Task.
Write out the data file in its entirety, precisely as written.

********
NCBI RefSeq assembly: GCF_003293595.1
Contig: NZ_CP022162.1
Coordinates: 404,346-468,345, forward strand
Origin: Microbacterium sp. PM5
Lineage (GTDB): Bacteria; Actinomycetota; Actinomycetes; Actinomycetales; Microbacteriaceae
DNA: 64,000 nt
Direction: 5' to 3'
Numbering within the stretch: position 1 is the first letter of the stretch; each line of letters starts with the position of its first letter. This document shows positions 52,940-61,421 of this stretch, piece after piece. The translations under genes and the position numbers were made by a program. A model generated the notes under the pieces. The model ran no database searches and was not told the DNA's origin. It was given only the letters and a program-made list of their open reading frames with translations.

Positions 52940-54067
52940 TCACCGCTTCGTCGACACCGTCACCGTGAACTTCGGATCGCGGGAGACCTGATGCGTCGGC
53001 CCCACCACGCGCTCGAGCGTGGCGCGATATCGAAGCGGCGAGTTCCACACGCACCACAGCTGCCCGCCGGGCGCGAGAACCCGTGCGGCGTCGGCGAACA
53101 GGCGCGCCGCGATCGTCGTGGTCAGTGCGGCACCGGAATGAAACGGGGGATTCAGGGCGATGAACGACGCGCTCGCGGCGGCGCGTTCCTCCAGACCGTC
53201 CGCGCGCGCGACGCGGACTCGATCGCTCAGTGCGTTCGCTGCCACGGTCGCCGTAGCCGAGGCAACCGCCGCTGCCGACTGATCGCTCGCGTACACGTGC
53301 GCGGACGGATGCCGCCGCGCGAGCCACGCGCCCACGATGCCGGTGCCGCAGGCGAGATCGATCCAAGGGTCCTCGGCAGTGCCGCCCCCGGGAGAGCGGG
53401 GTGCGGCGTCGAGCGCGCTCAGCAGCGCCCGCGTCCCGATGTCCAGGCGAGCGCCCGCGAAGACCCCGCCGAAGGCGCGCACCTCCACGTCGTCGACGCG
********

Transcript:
NCBI RefSeq assembly: GCF_003293595.1
Contig: NZ_CP022162.1
Coordinates: 404,346-468,345, forward strand
Origin: Microbacterium sp. PM5
Lineage (GTDB): Bacteria; Actinomycetota; Actinomycetes; Actinomycetales; Microbacteriaceae
DNA: 64,000 nt
Direction: 5' to 3'
Numbering within the stretch: position 1 is the first letter of the stretch; each line of letters starts with the position of its first letter. This document shows positions 52,940-61,421 of this stretch, piece after piece. The translations under genes and the position numbers were made by a program. A model generated the notes under the pieces. The model ran no database searches and was not told the DNA's origin. It was given only the letters and a program-made list of their open reading frames with translations.

Positions 52940-54067
52940 TCACCGCTTCGTCGACACCGTCACCGTGAACTTCGGATCGCGGGAGACCTGATGCGTCGGC
53001 CCCACCACGCGCTCGAGCGTGGCGCGATATCGAAGCGGCGAGTTCCACACGCACCACAGCTGCCCGCCGGGCGCGAGAACCCGTGCGGCGTCGGCGAACA
53101 GGCGCGCCGCGATCGTCGTGGTCAGTGCGGCACCGGAATGAAACGGGGGATTCAGGGCGATGAACGACGCGCTCGCGGCGGCGCGTTCCTCCAGACCGTC
53201 CGCGCGCGCGACGCGGACTCGATCGCTCAGTGCGTTCGCTGCCACGGTCGCCGTAGCCGAGGCAACCGCCGCTGCCGACTGATCGCTCGCGTACACGTGC
53301 GCGGACGGATGCCGCCGCGCGAGCCACGCGCCCACGATGCCGGTGCCGCAGGCGAGATCGATCCAAGGGTCCTCGGCAGTGCCGCCCCCGGGAGAGCGGG
53401 GTGCGGCGTCGAGCGCGCTCAGCAGCGCCCGCGTCCCGATGTCCAGGCGAGCGCCCGCGAAGACCCCGCCGAAGGCGCGCACCTCCACGTCGTCGACGCG